All day long, a steady stream of people flocked to Dr. Richard Bowles’s office in the Old Centreville Crossing Shopping Center. But this time, it wasn’t because they were sick; instead, they’d come to say goodbye.
Looking Back on A Satisfying Career
Richard Bowles always knew he’d someday be a doctor. “My dad was a doctor and I used to ride on calls with him,” he said. “I think he had a big influence on me. I was around medicine all my life and I looked up to him, so there was never any question about what I wanted to do.”
A newly retired family practitioner, he’s seen patients in Centreville for almost four decades and was pleased that so many of them came to his office recently to thank him for his services and wish him well in the next chapter of his life.
“It was sweet of everybody,” said Bowles, 68, of Oakton. “I was humbled; it was very gratifying. I had a wonderful relationship with my patients and staff.”
A 1970 graduate of UVA’s medical school, he joined another doctor’s practice in 1975 in the Newgate Shopping Center. That doctor left in 1984 and Dr. Janice Keyes joined Bowles in 1988. A year later, they moved to the practice’s current location in the Old Centreville Crossing Shopping Center.
He chose family practice because “I like the personal contact and getting to know families as a whole. That makes you able to respond and react more appropriately when you look at the whole person.” When asked about any particularly memorable cases, Bowles replied, “When I was with a patient, that person was the most important case. They were all very meaningful to me. They were all special people —extraordinarily nice, kind and understanding. I truly believe we had the best patients of any practice.”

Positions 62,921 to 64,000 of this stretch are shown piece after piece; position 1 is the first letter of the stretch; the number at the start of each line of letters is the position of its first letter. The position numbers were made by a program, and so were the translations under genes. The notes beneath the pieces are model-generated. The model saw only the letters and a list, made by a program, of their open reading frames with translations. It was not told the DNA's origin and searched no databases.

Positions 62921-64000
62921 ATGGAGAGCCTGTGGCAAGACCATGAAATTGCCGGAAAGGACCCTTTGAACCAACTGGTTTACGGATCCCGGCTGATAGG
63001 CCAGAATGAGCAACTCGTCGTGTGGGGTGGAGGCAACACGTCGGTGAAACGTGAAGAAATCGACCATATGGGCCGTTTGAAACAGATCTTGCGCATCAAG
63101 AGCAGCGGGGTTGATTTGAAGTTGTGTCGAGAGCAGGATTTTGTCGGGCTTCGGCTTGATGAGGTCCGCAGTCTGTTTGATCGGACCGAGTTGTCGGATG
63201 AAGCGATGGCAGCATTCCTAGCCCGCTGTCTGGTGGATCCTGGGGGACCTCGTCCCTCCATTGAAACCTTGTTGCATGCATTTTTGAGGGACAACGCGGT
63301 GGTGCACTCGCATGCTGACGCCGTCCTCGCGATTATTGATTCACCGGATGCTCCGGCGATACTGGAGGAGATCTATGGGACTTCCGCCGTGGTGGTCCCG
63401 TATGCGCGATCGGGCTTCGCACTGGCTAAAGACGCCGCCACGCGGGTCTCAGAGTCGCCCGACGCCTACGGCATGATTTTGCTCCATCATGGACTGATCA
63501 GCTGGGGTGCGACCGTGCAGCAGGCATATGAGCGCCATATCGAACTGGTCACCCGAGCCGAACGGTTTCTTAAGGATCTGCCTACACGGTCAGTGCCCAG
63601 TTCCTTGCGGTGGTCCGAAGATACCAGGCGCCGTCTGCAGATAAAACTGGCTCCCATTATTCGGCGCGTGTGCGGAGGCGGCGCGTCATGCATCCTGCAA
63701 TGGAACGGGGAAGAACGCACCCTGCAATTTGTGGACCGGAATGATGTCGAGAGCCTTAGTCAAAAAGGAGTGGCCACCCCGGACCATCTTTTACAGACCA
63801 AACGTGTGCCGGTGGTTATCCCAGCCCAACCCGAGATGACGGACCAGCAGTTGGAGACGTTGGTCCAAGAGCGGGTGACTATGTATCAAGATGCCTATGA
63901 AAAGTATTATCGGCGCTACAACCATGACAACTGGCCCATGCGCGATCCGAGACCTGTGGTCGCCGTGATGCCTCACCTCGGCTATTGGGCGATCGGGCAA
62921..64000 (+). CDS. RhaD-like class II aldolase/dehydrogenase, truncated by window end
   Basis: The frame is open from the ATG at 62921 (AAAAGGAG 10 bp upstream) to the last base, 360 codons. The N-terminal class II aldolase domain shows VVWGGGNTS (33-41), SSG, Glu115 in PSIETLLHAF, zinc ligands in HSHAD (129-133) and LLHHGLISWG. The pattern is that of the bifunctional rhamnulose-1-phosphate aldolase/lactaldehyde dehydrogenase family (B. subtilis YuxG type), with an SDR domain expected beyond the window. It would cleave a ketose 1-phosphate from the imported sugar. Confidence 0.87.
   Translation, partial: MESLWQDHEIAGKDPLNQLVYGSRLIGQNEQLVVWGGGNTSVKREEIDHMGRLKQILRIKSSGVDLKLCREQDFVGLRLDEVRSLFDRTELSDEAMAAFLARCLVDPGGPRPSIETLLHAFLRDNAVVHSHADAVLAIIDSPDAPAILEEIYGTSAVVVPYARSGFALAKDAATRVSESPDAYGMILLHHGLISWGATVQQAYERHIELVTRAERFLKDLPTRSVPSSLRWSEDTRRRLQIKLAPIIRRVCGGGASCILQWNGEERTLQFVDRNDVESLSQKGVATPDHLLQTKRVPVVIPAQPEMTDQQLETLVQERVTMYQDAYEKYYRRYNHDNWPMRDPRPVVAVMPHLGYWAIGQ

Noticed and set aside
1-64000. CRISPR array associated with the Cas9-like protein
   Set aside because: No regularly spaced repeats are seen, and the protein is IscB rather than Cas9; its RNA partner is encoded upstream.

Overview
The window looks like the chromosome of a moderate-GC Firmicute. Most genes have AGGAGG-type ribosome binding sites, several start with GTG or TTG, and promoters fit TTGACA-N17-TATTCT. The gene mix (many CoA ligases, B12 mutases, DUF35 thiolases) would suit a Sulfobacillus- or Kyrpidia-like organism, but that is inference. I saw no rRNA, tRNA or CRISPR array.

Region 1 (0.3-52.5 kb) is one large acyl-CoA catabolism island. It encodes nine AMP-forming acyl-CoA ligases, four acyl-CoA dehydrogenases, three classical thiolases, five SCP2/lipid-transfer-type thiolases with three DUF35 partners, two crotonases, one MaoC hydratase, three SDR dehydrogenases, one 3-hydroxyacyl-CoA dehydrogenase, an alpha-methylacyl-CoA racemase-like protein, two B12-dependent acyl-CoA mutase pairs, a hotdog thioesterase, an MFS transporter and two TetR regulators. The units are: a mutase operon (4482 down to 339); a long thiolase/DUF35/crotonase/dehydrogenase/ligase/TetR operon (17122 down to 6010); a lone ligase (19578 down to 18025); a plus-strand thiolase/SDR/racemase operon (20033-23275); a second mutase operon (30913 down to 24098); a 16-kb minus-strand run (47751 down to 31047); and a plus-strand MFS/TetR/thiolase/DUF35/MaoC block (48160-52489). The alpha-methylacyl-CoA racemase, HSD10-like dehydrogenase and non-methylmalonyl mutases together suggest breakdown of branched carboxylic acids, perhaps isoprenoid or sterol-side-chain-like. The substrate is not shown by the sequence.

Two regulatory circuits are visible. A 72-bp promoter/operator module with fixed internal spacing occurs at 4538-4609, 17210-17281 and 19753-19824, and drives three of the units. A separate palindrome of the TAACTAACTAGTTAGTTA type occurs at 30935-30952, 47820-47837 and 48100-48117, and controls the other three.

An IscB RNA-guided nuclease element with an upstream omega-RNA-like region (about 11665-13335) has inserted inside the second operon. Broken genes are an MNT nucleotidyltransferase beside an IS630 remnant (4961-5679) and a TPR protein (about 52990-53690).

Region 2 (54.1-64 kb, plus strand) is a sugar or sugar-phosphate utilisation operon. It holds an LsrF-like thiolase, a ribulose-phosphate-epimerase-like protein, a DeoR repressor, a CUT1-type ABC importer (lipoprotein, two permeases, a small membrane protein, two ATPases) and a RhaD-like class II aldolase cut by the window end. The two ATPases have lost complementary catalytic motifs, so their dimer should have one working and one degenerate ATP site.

Even if someone called near closing time, he’d try to work that person into his busy schedule. “Sometimes, other patients had to wait because of it,” he said. “But they understood and, sometimes, they were the patients that kept others waiting.”
And, yes, Bowles even made house calls. “Nowadays, you can do procedures in an office that you can’t do at home, so office visits are generally better,” he said. “But I still made house calls, when necessary, right up to the end.”
He and Barby, his wife of 43 years, have three grown daughters and five grandchildren — four girls and a boy. And now that Bowles has retired, they’re looking forward to being able to spend more time with them. “I was blessed to have a family who would support my hours,” he said. “There was no medical talk at home; so when I was there, I could concentrate on my family.”
Bowles said getting to know his patients as people was the most rewarding part of his career. “When someone was ill, I wanted to help them,” he said. “My staff and I were a family and cared for each other, too, and we all cared about our patients.” He said his interaction with the staff and patients is what he’ll miss the most. But, he added, “I’m 68, and it just seemed like it was a good time to retire.”
Looking back at his many years as a family practitioner, Bowles said, “It’s a wonderful occupation. And I was very blessed to be in Centreville and have the staff and patients that I did. But I also enjoy being home with the family.” During the recent holidays, he said, “I think it was the first time in 40 years I had both Christmas and New Year’s off.”
Bowles, a family-practice doctor, retired shortly before Christmas after 42 years as a physician — 38 of them in Centreville. And though his patients understood and wished him well, they were genuinely sad to see him go.
“He’s Centreville’s family doctor and he will be sorely missed,” said Clifton’s Phyllis Jacoby. “My children, who are in their 30s now, went to him. He saw my husband through cancer and even gave me his home number in case we needed anything. He made us feel like we’re all special and the only patients he had.”
She said Bowles “ministered to the heart and soul. He asked about your family and gave you a hug on the way out. When people came from his office, it was like they just left their best friend.”